Just this week, Canada approved usage-based billing for the internet. What’s this mean? Now, Canadian Internet Service Providers (ISPs) can place caps on the amount of bandwidth subscribers can use, and charge them heftily for crossing that cap. While this may make sense in the abstract, the implementation is where it’s all shot to hell: Bell Canada is switching to an incredibly low 25GB monthly cap, and is charging almost $2 for each gigabyte past that cap. (The cost to Bell to deliver a gigabyte of data is far less than a penny, for reference.)

This is bad in so many ways. Continue reading

Have you ever seen your blind spot?

There’s a fantastically interesting demonstration over on Serendip, a science hub supported by Bryn Mawr College. Check it out.

Diagrams of a vertebrate eye and a cephalopod eye
Vertebrate eye (left) and cephalopod eye (right)

The gist of it is that vertebrate eyes, due to the way they evolved, are naturally set up in a way that leaves a hole in the vision. The retina, which senses light, is behind the nerve fibers that transfer the signals to the brain. In order to get those nerve fibers out of the eye, they bundle up near the back and go back into the skull– but since the retina is normally behind the fibers, there’s nothing to sense light in that spot. (Check out the image to the right in case that description’s not clear.)

The interesting thing, however, is that this doesn’t result in a gaping hole in your vision. Make no mistake, there’s absolutely no way, given the anatomy, that that portion of your eye detects light. Then why is your vision whole?

Enter the brain. Your brain, as the Serendip demonstrations show, is remarkably adept at filling in holes. In the demonstration, you adjust your vision while focusing on a single point, until a large black dot elsewhere on the page disappears. If you do this on a white background, then what you see is an unblemished field of white. But more remarkably, if there is a line running through the blind spot, your brain fills in that line, even though it’s getting no information for that spot. If the blind spot occurs in a field filled with a regular pattern, then your brain fills in the pattern appropriately.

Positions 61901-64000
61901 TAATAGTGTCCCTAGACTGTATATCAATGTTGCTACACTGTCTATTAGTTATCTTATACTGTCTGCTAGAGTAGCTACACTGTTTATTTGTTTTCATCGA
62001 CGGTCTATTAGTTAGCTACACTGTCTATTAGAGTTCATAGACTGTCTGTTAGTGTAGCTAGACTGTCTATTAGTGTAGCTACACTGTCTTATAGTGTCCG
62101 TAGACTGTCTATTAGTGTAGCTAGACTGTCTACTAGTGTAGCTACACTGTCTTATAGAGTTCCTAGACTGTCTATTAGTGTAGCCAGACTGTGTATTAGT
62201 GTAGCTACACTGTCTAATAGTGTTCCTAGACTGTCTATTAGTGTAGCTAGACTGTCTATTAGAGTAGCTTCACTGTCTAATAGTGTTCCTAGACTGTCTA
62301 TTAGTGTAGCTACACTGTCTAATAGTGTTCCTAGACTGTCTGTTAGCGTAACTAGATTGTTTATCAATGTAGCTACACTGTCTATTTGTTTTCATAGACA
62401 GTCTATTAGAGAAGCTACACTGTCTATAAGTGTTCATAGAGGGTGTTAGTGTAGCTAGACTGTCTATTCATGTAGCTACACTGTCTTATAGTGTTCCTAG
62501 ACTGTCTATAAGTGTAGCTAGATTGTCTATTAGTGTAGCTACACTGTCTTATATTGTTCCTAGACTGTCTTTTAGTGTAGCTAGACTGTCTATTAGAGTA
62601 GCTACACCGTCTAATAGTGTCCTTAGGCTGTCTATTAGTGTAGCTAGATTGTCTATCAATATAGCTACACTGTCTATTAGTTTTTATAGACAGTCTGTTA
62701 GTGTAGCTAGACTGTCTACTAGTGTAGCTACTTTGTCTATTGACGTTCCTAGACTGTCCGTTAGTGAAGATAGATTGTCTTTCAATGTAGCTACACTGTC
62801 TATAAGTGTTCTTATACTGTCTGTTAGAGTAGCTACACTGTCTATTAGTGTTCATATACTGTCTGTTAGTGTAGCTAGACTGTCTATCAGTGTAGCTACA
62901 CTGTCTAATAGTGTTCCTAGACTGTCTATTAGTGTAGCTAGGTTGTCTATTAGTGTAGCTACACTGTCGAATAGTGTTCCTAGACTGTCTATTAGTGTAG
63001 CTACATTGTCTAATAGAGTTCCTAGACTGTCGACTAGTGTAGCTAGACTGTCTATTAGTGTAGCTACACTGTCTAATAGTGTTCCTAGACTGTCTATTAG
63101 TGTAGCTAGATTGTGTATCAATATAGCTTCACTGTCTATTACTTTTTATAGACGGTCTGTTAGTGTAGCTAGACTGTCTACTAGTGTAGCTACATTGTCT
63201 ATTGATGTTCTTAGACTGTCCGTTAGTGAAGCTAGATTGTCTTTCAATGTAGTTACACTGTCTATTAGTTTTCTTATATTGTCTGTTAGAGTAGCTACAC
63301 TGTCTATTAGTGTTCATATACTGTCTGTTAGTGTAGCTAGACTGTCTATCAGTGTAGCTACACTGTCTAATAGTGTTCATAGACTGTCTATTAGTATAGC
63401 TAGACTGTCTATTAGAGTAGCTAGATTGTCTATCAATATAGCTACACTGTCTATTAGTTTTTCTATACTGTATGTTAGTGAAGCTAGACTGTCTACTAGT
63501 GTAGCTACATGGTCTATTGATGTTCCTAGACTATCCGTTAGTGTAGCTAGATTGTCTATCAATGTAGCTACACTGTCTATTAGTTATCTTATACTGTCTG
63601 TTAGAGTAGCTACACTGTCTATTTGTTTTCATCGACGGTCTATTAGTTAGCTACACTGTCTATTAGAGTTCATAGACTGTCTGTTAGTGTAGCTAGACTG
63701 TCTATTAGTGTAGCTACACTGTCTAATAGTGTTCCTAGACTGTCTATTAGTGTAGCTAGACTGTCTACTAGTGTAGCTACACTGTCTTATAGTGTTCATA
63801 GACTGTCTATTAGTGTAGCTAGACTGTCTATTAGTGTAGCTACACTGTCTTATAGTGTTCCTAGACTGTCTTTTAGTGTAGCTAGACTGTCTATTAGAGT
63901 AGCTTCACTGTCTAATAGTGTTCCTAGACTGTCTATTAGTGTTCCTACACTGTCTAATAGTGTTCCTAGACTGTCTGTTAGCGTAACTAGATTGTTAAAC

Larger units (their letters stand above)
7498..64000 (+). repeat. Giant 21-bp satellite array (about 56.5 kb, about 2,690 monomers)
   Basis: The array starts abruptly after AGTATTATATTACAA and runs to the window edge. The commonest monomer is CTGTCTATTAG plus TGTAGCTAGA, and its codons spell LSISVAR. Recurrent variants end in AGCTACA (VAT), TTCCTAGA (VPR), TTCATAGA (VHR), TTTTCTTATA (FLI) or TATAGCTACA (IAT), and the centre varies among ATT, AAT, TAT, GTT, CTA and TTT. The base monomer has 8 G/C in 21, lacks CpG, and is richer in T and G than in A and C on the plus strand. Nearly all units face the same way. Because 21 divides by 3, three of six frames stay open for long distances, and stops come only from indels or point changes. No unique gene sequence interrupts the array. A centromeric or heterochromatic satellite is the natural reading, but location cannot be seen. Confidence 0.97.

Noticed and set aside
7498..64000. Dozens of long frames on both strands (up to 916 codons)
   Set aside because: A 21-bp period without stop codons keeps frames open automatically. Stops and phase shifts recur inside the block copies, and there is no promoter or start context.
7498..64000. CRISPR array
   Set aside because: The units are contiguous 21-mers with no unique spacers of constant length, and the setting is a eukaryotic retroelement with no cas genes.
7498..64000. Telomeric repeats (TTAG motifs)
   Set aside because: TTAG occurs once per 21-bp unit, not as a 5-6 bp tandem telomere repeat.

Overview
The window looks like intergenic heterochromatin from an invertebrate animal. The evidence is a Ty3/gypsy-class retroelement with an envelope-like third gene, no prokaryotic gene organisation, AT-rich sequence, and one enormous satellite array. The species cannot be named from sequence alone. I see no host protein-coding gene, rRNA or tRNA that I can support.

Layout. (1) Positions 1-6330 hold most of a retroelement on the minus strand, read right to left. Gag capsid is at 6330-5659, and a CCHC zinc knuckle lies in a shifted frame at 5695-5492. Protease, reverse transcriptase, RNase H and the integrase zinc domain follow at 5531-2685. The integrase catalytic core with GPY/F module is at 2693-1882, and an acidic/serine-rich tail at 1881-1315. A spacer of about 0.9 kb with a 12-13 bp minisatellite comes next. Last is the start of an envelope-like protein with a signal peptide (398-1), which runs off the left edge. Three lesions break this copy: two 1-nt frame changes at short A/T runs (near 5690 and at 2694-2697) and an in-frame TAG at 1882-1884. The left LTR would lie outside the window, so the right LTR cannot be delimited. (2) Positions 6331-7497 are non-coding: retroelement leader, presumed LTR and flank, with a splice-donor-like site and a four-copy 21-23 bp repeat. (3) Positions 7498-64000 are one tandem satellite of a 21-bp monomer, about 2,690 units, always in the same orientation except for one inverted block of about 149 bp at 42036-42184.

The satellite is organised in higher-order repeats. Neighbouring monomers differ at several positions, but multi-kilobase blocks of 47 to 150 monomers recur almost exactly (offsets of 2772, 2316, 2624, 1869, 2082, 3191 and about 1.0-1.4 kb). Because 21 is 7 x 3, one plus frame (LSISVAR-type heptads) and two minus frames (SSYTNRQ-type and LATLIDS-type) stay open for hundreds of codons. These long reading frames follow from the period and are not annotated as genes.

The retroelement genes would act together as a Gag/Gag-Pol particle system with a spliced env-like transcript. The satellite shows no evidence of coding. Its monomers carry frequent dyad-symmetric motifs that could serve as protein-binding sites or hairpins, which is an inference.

I’m constantly amazed by this for a couple of reasons. First, it’s downright incredible. That our brains are sophisticated enough to patch up the image we’re seeing based on what’s around our blind spot– that’s just cool. And we don’t even notice it. Before I experienced the Serendip demonstration, I had no idea that my brain was doing all this work behind the scenes. Clearly, it’s doing its job, and it’s doing it well.

But the second thing that hits me about this is what it implies about our knowledge. The blind spot demonstration shows the power of our brains, which is incredible, but it’s also a reminder about the limitations of what we can know through perception. My brain is working hard and doing a great job at patching up that image and drawing the line right through the blind spot when that dot disappears, but it doesn’t change the fact that the dot disappears. True, if I stayed in that particular arrangement forever, never moving my eyes, I’d never realize that what I was seeing was not the whole picture. The whole thing seems accurate and truthful– but it’s not. The brain may continue the patterns, but it fails to perceive the big honking black dot in front of it. What we see is not always how it is. Continue reading